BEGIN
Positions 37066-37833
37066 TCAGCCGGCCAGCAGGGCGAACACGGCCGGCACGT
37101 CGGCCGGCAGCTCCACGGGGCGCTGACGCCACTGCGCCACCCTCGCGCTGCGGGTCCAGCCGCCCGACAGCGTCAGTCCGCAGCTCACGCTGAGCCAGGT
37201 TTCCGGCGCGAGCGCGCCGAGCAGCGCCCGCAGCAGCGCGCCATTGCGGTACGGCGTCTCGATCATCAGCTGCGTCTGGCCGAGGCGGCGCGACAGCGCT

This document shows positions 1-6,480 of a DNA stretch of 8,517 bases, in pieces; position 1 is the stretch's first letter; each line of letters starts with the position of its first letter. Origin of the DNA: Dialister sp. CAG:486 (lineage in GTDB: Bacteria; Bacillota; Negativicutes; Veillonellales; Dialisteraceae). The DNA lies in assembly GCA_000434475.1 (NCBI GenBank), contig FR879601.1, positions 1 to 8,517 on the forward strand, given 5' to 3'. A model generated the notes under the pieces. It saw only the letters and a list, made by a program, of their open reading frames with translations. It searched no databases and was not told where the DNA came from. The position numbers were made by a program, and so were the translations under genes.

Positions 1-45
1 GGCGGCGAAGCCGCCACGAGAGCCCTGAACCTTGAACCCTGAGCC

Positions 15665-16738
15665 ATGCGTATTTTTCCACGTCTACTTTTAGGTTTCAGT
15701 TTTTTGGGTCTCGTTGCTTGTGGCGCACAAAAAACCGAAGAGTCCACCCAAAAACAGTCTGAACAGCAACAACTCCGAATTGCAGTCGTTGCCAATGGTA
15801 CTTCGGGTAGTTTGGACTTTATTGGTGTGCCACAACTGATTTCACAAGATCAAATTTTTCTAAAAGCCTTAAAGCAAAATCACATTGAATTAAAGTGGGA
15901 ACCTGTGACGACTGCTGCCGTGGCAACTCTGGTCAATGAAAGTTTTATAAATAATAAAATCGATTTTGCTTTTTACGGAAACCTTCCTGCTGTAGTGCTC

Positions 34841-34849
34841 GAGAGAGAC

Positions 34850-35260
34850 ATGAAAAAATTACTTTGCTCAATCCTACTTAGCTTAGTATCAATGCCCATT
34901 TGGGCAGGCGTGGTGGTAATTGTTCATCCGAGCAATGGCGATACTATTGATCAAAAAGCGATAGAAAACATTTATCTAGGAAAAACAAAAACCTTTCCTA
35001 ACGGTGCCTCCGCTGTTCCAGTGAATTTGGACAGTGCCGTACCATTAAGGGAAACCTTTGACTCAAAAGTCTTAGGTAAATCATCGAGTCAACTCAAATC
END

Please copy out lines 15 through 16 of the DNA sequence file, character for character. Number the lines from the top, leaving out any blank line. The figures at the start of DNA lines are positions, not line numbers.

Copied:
Positions 34850-35260
34850 ATGAAAAAATTACTTTGCTCAATCCTACTTAGCTTAGTATCAATGCCCATT